I know I promised the start of a series on James this week, but I am yet again taking a small tangent. While I am continuing to study that loaded book of the Bible, I want to share something else that has also been on the forefront of my mind: God’s goodness in undesirable circumstances.
Perhaps you don’t go through your days thinking about how the prosperity gospel contradicts actual promises of the Bible, but as the child of someone with a chronic disease, the evangelical church never let me forget this. There didn’t seem to be a Sunday that went by when someone didn’t come ask to pray for healing for my mom. As her disease progressed and she had to use a walker or wheelchair, more than once she was told she didn’t have enough faith to be healed. People misinterpreted Isaiah 53:5 by sayingto her, “by His stripes we are healed.” (This verse is talking about healing us from our sins and restoring us to communion with God, not physical healing from sickness or wounds.) Yet, despite the prayers and despite the faith, my mom’s disease presses on.
I believe one of our main problems is that we misinterpret scripture. Instead of following proper exegesis which is aiming to understand what the writer of the text actually meant, we read ourselves into the test which is called eisegesis. When God only promised something to a specific people at a specific time, we take it as promises for ourselves. For example, when God parted the Red Sea for the Israelites to cross, Moses said to the people in Exodus 14:14, “The Lord will fight for you; you need only be still.” This was to specifically the Israelite people when they were being perused by Pharoah. While it is true that God fights for all Christians, this isn’t a promise to all Christians and our solution in every situation will not always be stillness. Or, like we mentioned in the above paragraph about the “by His stripes” passage, people don’t understand what the author means by what he writes so they apply it inappropriately. We need to understand who a biblical author is speaking to and what they actually mean by their words.Not all promises in the Bible apply to us today.
Some of the universal promises to Christians are actually quite unsettling. “In this world you will have trouble,” John 16:33. “The world hates you,” John 15:18-19. Yes, God designed us to be healthy. He designed man and woman to have unity in marriage. He designed people to bear life. But we no longer live in Eden. The world and our bodies became corrupted by sin. Therefore, things don’t function as His perfect design anymore and we are promised trouble.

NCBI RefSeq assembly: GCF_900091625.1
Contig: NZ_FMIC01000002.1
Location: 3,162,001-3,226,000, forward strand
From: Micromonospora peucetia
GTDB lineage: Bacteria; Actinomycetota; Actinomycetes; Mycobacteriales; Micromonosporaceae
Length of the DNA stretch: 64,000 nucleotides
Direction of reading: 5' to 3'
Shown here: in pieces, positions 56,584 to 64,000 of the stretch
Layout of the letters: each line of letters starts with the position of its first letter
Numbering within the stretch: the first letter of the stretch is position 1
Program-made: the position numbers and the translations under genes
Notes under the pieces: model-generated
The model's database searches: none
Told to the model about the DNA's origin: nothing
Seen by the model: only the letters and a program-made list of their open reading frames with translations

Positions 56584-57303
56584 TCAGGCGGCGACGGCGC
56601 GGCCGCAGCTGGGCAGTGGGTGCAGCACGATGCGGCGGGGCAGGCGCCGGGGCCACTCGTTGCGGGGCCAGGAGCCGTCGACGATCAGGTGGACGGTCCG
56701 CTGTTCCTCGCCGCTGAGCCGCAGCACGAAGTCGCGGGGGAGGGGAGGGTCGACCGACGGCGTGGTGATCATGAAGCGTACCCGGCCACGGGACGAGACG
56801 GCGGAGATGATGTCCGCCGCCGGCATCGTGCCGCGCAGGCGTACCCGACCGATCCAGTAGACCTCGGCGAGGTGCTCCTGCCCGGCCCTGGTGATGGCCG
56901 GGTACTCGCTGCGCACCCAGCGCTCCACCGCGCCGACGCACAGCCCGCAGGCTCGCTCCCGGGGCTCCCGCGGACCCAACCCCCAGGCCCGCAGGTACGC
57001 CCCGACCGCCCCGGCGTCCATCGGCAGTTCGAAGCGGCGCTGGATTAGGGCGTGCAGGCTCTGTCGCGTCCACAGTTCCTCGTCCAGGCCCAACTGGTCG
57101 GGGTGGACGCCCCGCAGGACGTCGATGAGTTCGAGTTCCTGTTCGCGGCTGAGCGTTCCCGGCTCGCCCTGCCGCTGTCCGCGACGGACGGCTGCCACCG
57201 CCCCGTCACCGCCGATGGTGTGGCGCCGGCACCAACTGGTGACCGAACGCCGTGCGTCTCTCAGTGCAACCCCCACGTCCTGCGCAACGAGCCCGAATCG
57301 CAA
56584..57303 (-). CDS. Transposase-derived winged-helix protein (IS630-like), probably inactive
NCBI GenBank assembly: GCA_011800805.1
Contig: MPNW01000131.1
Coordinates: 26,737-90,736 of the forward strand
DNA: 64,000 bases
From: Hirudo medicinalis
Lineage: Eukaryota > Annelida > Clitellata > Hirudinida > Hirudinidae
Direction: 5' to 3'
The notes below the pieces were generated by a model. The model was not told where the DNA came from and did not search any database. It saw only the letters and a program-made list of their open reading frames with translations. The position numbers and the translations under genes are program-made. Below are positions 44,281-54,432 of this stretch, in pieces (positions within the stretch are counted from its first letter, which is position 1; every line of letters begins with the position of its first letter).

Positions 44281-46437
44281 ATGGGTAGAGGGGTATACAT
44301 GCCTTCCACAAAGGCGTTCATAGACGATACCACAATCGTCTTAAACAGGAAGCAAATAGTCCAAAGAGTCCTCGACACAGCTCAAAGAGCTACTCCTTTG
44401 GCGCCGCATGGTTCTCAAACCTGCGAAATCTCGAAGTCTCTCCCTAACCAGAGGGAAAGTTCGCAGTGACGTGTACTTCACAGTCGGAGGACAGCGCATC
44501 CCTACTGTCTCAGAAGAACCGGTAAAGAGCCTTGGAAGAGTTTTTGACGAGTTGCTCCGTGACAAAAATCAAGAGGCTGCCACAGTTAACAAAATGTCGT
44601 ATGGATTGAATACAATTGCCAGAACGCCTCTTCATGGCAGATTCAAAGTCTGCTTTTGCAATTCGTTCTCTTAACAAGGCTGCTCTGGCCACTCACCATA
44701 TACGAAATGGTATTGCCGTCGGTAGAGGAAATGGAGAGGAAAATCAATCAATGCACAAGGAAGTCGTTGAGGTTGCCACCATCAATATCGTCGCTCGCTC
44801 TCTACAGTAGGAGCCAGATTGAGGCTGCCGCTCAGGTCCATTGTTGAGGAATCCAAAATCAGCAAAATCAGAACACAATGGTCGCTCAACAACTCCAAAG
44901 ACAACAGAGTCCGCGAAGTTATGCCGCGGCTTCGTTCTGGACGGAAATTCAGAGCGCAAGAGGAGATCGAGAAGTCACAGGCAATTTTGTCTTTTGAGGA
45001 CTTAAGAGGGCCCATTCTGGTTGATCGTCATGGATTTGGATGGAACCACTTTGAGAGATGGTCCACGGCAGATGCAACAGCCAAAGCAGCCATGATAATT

This leads one to think, if God’s promises weren’t all about health and wealth, is He still good even when life isn’t good?
This topic makes me think of the story of Shadrach, Meshach, and Abednego in Daniel 3. The king of Babylon declared that when music played all had to bow before the golden image he had created or else be thrown into a furnace to be burnt alive. Being Jews, Shadrach, Meshach, and Abednego refused to partake in idolatry. In response to the king’s last chance for them to worship the idol, these three faithful men said in Daniel 3:17-18, “If this be so, our God whom we serve is able to deliver us to the burning fiery furnace, and he will deliver us out of your hand, O king. But if not, be it known to you, that we will not serve your gods or worship the golden image that you have set up.” Their faith is incredible. While we know reading the rest of the story that God did indeed save them, they didn’t know this fact going into the blaze. They were willing to believe that God was still sovereign and good regardless of the outcome.
That is one thing that is still true today: God is still sovereign and good regardless of our outcomes.
While the first part of John 16:33 tells us that “in this world you will have trouble,” the second parts reminds us to “take heart! I (Jesus) has overcome the world.” People with chronic diseases like my mom may never receive healing in this life. Some people may never marry or may have hard marriages. Others may struggle financially. Many have struggled with fertility. And all Christians who hold to sound biblical doctrine will be rejected and hated by this world. Yet not a single Christian out there is without hope.
Romans 8:28 says that God is working out our situation for our good. Not that all in our situation will be good, but that He is working it for our good. We may not see it right now, but we can rest in knowing that we have placed our trust in a God who is sovereign over all and is truly good.
My mom and others like her rest in knowing they will get new bodies one day when God creates the new heaven and earth. Christians are all brides of Christ Himself. The poor are said so many times to be rich in the Bible because of their reliance on God. We are each gifted to love and care for children, biological or not. And we take heart knowing that we share in the suffering of Christ and he is greater than our troubles. Every struggle we encounter presents us with the opportunity to be further sanctified and refined as well as drawing us closer to God. While God fixing our unfortunate situation is obviously good, Him quietly working in and through us in undesirable circumstances is also good.
Lisa TerKeurst wrote, “We can’t assess God’s goodness by how we feel at any given time.” Our situations and circumstances don’t always look good or favorable. It is easy to throw our hands up and cry that God isn’t good to us. But that simply isn’t true. While not all good promises in the Bible are for us, we can rest in the fact that we serve a good God who is working even the worst of times for our good.